A Walk on the Wild Side

By Joanne A Calitri   |   September 27, 2018
Lowery, holding his coyote dance-tracking diagram, is with (from left): wilderness expert James Wapotich, animal tracker Jim Lowery, programming librarian Jen Lemberger M.Ph., and Mary E. Brooks

The Wilderness Hiking Speaker Series hosted by the SB Public Library on September 20, was with renowned wilderness animal tracker, interpreter, and teacher James Lowery, along with his wife, Mary E. Brooks, to more than 45 attendees. The presentation titled “Animal Tracking Secrets” is part of an ongoing series to teach all range of wilderness skills set up by our town’s wildlife expert, James Wapotich, in conjunction with programming librarian Jen Lemberger, M.Ph. 

Lowery has 30+ years experience in the field, authored two key field guide books, and operates his Earth Skills School in Frazier Park, California, where he teaches classes in animal tracking, wilderness survival skills, native plant uses, and traditional skills.

Little did we know walking in, and well-equipped in awe walking out. Lowery taught us using his personal on-location photographs and handwritten ledgers in a slide presentation, hands-on clay molds made from actual animal tracks, and himself actually performing the various dance-gaits of the coyotes he tracked.

The lecture began with Lowery sharing his main mission, to reconnect people with nature in an immediate and tangible way. He then explained that by knowing the animal tracks, one will learn more about the hiking and camping area as a whole: “Tracking opens a rich dimension into the lives of the animals around us. The tracks we find on the trails and in the wilderness can reveal what the animal is, its gender and size, where it’s going and what it’s doing, and even its mood.”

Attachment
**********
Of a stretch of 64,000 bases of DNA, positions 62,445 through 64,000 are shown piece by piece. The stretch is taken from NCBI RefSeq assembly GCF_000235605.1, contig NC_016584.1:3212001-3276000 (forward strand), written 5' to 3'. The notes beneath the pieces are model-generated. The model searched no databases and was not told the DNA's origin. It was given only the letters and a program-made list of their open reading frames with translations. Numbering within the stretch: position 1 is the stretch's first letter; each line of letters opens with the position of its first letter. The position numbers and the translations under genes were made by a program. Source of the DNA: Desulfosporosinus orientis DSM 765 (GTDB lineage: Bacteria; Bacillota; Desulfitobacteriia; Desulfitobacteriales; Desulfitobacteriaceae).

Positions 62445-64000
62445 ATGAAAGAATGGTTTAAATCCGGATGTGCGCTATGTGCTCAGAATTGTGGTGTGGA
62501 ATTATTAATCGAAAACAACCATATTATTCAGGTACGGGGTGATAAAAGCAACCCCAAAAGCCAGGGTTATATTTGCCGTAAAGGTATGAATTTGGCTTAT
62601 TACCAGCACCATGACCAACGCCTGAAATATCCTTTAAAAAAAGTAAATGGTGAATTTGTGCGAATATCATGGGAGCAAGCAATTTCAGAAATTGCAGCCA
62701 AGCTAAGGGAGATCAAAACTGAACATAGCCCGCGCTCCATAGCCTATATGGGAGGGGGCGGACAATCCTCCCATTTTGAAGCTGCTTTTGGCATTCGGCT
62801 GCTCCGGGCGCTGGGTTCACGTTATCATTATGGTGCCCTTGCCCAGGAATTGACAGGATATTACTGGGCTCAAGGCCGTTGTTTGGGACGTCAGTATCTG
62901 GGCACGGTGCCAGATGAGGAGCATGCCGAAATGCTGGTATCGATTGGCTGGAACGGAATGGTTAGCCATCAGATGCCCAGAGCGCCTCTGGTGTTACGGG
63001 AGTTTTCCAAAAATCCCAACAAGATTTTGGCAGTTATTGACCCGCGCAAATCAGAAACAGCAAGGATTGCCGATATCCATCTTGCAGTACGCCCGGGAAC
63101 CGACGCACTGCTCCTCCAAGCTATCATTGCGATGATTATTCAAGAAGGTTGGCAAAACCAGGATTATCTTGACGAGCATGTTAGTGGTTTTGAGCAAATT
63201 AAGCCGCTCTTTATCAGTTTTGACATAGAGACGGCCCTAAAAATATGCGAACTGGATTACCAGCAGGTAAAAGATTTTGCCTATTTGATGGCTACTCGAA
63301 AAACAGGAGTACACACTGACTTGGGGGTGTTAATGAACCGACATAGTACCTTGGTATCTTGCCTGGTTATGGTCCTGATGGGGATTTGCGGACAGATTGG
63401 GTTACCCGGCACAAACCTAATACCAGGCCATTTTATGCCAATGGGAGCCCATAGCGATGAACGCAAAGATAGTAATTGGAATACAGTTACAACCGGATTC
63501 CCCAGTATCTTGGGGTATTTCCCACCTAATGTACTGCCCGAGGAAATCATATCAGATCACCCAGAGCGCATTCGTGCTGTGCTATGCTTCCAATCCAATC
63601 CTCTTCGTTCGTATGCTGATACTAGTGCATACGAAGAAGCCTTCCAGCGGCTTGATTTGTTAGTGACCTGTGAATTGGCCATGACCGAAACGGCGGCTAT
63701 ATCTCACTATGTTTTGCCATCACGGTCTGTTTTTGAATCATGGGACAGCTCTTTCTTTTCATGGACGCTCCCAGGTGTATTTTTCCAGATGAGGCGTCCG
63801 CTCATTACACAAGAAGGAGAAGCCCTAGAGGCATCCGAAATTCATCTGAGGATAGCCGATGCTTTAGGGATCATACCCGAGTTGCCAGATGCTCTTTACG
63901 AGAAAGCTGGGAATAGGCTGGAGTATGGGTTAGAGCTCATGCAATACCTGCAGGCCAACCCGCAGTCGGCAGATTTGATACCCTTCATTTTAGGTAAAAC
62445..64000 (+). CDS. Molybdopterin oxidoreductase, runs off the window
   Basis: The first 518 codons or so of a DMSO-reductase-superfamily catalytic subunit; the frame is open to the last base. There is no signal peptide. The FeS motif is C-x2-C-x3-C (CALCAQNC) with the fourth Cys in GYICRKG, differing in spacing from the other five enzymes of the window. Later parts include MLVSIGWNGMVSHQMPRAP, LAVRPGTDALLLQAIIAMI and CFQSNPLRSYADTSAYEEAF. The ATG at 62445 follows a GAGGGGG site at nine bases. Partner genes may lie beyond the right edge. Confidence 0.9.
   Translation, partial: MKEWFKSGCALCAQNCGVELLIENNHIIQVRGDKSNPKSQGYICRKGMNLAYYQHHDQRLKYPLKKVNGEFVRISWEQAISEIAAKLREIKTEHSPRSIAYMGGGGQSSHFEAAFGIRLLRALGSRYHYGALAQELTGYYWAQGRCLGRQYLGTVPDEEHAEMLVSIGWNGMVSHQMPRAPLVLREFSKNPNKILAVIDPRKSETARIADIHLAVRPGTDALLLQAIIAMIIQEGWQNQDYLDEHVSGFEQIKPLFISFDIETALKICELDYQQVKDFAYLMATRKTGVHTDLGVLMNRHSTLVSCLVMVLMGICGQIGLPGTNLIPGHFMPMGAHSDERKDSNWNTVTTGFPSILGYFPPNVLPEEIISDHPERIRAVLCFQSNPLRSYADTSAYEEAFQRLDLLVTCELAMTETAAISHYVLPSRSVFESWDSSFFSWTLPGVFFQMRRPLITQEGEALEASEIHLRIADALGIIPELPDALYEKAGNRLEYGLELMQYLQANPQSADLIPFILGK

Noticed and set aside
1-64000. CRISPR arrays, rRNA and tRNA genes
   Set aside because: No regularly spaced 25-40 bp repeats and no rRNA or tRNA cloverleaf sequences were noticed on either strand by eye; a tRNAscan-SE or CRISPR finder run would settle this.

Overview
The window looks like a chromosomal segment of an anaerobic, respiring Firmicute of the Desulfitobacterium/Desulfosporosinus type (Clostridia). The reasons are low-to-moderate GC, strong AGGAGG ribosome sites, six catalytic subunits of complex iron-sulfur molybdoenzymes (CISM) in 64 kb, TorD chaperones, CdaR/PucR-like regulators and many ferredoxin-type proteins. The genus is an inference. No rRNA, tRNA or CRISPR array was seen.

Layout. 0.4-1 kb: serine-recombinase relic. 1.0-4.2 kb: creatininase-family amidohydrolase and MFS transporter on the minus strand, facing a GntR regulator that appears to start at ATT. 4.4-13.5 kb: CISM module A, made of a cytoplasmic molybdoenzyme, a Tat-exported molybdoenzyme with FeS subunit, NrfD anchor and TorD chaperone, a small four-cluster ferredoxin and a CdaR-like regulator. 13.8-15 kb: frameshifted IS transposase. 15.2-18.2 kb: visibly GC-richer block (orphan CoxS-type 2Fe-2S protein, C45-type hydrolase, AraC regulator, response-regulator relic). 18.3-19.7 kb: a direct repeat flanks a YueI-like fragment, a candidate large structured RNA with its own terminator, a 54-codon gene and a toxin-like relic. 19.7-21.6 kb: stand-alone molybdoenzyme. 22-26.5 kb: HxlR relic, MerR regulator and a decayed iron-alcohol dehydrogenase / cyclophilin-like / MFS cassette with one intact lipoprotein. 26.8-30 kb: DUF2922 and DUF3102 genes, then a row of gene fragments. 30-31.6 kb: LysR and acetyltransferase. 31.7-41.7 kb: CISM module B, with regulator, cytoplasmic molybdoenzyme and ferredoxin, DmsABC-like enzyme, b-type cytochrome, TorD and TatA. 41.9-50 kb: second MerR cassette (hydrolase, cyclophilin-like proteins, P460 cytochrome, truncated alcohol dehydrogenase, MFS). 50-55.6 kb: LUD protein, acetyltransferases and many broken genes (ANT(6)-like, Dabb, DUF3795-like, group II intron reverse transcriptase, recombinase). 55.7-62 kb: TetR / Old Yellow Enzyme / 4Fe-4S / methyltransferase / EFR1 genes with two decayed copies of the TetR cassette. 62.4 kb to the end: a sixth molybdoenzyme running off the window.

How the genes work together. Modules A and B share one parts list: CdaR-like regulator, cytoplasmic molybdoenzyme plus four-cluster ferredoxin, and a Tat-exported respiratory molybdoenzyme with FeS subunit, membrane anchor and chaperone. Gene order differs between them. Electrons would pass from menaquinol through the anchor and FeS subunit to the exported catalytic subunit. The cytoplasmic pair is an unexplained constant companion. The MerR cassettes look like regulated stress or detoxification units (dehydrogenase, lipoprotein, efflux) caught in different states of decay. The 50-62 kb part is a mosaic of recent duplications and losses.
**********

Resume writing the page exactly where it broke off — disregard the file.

He trained us to look at the animal tracks and ask, who are you, when were you here, what were you doing, why did you take this path, are you injured, looking for food, hiding, migrating, moving with more of your pack, and so forth. After studying animal tracks carefully that one comes across, he instructed us to draw a map of the tracking path, measure the size of the paws, step-distance and tracking length, and compare the sizes and shape of the paw to actual data on different animals commonly identified to get started.

Lowery re-assured us that after a short time studying tracks, we would be able to know the animals’ body language by the gait shown on the path, such as humans who exhibit what is going on through their body language and how their posture is when they walk. He gave examples using mountain lions and coyotes, comparing their tracks to that of a large dog. Dogs have a distinct sharp toenail and rear-paw center pad compared to a mountain lion; the toe alignment patterns are different as well. An adult male mountain lion’s back paw is equal to or greater than 50mm [1.9685 inches]. Alpha-male mountain lions will mark the trail at specific locations by making a mound with their back paws and spraying. He then gave two mountain lion tracking examples he and his students documented in 2014, one of which was exactly repeated in 2018 at the same location – Windy Springs, California (see photo 2).